To determine the clinical value of the observed parameters among HFMD patients, we divided the patients into groups according to whether they experienced complications. Thus, we combined the data from the severe HFMD and critical HFMD groups, both of which had complication, for comparison to data from the common group (Table 3). The Lac, Glu, BNP, and WBC levels in patients with complications were significantly higher than those in patients without complications (p = 0.00–0.043). The PaO2/FiO2 ratio in patients with complications was significantly lower than that in common HFMD group (p = 0.00). The level of CO did not differ between the patients with and without complications (Table 3).
Table 3

Comparison of the patients with complications to patients without complications (± s)


With complications

Without complications







BNP (pmol/L)

8.48 (2.95,32.80)

2.15 (0.87,5.56)



Lac (mmol/L)

2.055 ± 1.390

1.498 ± 0.673



WBC (×10^9/L)

13.342 ± 5.708

10.697 ± 2.501



Glu (mmol/L)

7 (5.75,11.80)

5.80 (4.68,6.55)



CO (L/min)

2.557 ± 0.626

2.735 ± 0.681



PaO2/FiO2 (mmHg)

403.57 (161.34,439.29)

453.57 (416.07,487.50)



Next, the statistically significant variables from Table 3 were analyzed via a logistic regression model to select the meaningful variables (Glu, BNP, PaO2/FiO2; Table 4) to estimate whether they could predict the severity of HFMD (with complications). The corresponding ROC curves were prepared (Fig. 1; Table 5), and AUC values for BNP, Glu, and PaO2/FiO2 were 0.774, 0.738, and 0.75, respectively. All of these AUC values were greater than 0.5, indicating that the three indexes were valuable predictors for the severity of HFMD. These results suggest that a BNP concentration of ≥35 pmol/L (p < 0.01) could be an indicator of HFMD with complication.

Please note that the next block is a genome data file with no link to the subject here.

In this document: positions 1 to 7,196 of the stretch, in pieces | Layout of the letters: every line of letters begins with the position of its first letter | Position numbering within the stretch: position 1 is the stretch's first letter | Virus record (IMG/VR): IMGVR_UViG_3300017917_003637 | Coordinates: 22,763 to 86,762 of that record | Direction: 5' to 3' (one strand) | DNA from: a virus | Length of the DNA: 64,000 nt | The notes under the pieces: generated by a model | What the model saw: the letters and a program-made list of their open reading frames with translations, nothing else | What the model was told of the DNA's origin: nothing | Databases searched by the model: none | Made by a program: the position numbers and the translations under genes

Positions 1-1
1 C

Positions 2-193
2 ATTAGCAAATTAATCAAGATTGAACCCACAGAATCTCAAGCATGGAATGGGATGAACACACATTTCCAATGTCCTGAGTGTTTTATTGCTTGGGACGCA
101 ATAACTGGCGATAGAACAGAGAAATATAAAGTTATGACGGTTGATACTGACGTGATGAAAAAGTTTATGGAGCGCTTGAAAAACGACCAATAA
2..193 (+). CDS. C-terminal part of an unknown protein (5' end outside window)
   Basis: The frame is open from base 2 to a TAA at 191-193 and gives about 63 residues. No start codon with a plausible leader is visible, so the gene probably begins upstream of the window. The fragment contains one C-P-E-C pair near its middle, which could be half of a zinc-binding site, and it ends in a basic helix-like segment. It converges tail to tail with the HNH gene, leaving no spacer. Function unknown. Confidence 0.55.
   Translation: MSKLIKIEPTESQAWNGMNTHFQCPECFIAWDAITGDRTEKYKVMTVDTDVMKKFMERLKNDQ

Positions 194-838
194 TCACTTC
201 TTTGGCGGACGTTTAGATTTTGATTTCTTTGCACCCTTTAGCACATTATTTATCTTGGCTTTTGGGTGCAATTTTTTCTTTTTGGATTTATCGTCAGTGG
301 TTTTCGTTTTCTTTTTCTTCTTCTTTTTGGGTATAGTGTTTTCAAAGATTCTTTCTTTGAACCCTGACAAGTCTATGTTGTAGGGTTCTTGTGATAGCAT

Table 4

Logistic regression of BNP, Glu, and PaO2/FiO2 between complication and non-complication patients







95% CI

Constant term



























SE Standard error, OR Odds ratio; 95% CI, 95% confidence interval

Fig. 1

ROC curves for BNP, Glu, and PaO2/FiO2 in the logistic regression analysis comparing HFMD patients with and without complications

Table 5

ROC curve analysis of BNP, Glu, and PaO2/FiO2 between complication and non-complication patients


























Comparison of indexes between survivors and non-survivors

In the critical HFMD group, 20 of 24 patients died due to serious complications. Toward to the goal of identifying indicators of severe HFMD, we analyzed the differences in the observed indexes between HFMD patients who died and those who survived. Serum Lac and Glu concentrations were significantly higher in non-survivors than in survivors, and PaO2/FiO2 was significantly lower in non-survivors compared with survivors. However, BNP level, WBC count, and CO did not differ significantly between the two groups (Tables 6 and 7).
Table 6

Comparison of indexes between survivors and non-survivors of critical HFMD










BNP (pmol/L)

41.08 (18.34,101.75)

38.83 (14.75,115.21)



Lac (mmol/L)

2.35 (1.93,3.78)

1.65 (1.23,2.00)



WBC (×10^9/L)

17.66 (12.83,22.84)

11.20 (9.92,19.28)



Glu (mmol/L)

12.70 (10.63,15.20)

6.95 (6.23,9.55)



CO (L/min)

2.379 ± 0.641

2.700 ± 0.504

- 0.939


PaO2/FiO2 (mmHg)

141.0 (113.30,242.81)

429.46 (315.98,644.20)



Table 7

The multi-factor logistic regression for predicted death group








Constant term














As a viral-infection disease, HFMD has no specific treatment. Prevention, early diagnosis, respiratory support, and treatment of brain injury are the key measures to reducing the mortality of severe HFMD [5]. For prevention of HFMD, Zhu et al. performed phase III clinical trial studies with an EV71-inactivated vaccine in China [13, 14] and reported satisfactory results in terms of the protective effect and safety of the vaccine. The vaccine received a new drug certificate from the Chinese National Food Drug Administration on December 3, 2015.